How do I choose the right Dance School?

The first question to ask yourself, or if old enough the student attending, is what you want to get out of going to dance class.? Do you want a fun class to make some friends and keep a little healthy or is this going to be a career you want to pursue? There are schools for both categories and plenty in between.

If you are looking into dance as a career expect to be doing a number hours per week in a few different styles. For a general dancer this would properly be Ballet, Tap and Jazz although if you are looking at going professional in one style the majority of your classes would be centred around that with a few cross-training classes as well. For example a student wanting to work in ballet full time would benefit from ballet, yoga, contemporary and Pilates to name a few. A school with a vocational college attached maybe beneficial as education can continue right though until late teens and beyond.

On the flip side if you are just looking for a class to keep fit or as a social activity you may only want to do a couple of hours a week. In this case ask yourself or the student what sort of style or styles they wish to learn. It's a good idea to try out a few different classes too to see what suits you best and of course what you enjoy! Dance is a huge umbrella, with many styles underneath- if you don’t like one, try another.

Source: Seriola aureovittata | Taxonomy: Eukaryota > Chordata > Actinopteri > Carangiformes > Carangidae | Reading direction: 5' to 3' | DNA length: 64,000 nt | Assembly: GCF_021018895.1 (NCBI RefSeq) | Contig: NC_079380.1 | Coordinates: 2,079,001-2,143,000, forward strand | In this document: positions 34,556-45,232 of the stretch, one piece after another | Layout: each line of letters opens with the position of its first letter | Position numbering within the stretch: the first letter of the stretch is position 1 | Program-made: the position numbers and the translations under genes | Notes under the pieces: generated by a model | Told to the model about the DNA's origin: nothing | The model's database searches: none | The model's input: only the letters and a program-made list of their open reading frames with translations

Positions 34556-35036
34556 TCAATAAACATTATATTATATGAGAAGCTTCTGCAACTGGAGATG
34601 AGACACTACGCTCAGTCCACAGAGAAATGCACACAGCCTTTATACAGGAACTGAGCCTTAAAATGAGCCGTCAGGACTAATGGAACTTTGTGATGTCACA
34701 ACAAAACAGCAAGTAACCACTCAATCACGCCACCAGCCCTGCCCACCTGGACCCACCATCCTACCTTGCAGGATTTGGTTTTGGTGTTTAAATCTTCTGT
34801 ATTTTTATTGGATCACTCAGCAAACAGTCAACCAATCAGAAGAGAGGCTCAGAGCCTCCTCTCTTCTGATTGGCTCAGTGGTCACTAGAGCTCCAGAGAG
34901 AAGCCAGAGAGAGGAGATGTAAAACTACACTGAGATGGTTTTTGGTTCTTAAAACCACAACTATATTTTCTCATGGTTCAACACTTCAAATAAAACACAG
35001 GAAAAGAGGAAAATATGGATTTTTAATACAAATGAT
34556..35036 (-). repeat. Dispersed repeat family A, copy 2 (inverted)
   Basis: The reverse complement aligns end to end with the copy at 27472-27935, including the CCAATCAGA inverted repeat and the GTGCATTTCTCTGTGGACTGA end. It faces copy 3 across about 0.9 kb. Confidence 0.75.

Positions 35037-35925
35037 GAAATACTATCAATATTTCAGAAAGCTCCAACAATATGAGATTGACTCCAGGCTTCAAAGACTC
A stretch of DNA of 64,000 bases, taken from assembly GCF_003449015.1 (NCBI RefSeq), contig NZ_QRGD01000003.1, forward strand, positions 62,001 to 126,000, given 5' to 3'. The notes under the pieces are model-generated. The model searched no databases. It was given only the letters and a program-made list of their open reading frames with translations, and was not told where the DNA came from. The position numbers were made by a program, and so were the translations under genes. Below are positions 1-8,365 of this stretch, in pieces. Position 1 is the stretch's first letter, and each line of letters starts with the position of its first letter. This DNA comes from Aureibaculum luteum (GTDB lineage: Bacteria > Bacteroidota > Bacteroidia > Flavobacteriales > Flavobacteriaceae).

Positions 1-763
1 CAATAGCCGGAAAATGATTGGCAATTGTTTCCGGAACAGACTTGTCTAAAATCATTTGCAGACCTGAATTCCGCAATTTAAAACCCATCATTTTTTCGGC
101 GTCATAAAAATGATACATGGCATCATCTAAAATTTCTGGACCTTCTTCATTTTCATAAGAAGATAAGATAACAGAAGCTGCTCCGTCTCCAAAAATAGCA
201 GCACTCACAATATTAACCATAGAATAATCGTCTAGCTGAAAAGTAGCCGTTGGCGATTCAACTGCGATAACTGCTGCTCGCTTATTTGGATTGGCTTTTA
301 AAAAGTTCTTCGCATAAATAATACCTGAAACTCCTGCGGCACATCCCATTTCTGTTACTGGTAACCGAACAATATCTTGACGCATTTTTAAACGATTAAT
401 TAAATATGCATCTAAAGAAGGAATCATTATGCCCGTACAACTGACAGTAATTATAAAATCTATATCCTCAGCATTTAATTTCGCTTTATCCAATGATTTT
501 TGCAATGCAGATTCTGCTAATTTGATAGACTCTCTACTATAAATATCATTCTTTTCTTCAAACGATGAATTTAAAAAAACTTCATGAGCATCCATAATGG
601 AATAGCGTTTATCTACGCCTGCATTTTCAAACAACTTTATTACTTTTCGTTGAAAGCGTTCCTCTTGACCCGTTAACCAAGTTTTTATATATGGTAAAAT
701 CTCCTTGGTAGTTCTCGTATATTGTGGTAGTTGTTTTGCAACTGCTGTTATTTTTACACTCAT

Many schools also offer exams with a dance examination board or perhaps performances in theatres or at local events. Shows are a great way to go and see what the dance standard is like before signing up to classes. You may also fancy competing so look for a school with a strong competition background if this is your cup of tea. Take a look at the senior students in the school to see their standard. Often pupils will start at a young age and work their way up through the school so seeing how the older students dance is a great way to see the quality of teaching at the school.

In all instances make sure you check your teacher’s qualifications or experience. There are many different exam boards but you can check with them to see if a teacher is qualified with that board. Teachers in the UK should also hold a DBS check if working with young people or vulnerable adults. All teachers should have public liability insurance in case a participant hurts themselves in class.

Here at Pink Pointes we know about a lot of local schools in Essex and know many of the teachers and their students from when they come into store. We are happy to recommend some schools to do you should you want to try some classes out or take a look on our notice board.

To find out more about Pink Pointes

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